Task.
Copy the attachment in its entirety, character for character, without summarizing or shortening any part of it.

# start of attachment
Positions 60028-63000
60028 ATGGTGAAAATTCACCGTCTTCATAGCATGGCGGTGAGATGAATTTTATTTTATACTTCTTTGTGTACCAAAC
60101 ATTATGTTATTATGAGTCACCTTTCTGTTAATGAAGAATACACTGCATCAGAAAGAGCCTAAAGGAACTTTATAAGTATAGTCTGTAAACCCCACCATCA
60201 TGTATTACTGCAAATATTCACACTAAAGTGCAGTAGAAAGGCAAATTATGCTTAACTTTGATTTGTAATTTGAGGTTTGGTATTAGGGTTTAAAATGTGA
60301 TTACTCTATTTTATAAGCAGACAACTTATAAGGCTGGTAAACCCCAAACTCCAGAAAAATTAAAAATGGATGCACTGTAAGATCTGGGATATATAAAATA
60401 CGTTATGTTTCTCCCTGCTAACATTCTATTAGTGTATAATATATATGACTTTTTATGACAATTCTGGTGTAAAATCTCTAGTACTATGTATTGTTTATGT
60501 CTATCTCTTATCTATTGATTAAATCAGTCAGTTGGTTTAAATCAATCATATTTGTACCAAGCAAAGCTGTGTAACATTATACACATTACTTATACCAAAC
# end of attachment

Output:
Positions 60028-63000
60028 ATGGTGAAAATTCACCGTCTTCATAGCATGGCGGTGAGATGAATTTTATTTTATACTTCTTTGTGTACCAAAC
60101 ATTATGTTATTATGAGTCACCTTTCTGTTAATGAAGAATACACTGCATCAGAAAGAGCCTAAAGGAACTTTATAAGTATAGTCTGTAAACCCCACCATCA
60201 TGTATTACTGCAAATATTCACACTAAAGTGCAGTAGAAAGGCAAATTATGCTTAACTTTGATTTGTAATTTGAGGTTTGGTATTAGGGTTTAAAATGTGA
60301 TTACTCTATTTTATAAGCAGACAACTTATAAGGCTGGTAAACCCCAAACTCCAGAAAAATTAAAAATGGATGCACTGTAAGATCTGGGATATATAAAATA
60401 CGTTATGTTTCTCCCTGCTAACATTCTATTAGTGTATAATATATATGACTTTTTATGACAATTCTGGTGTAAAATCTCTAGTACTATGTATTGTTTATGT
60501 CTATCTCTTATCTATTGATTAAATCAGTCAGTTGGTTTAAATCAATCATATTTGTACCAAGCAAAGCTGTGTAACATTATACACATTACTTATACCAAAC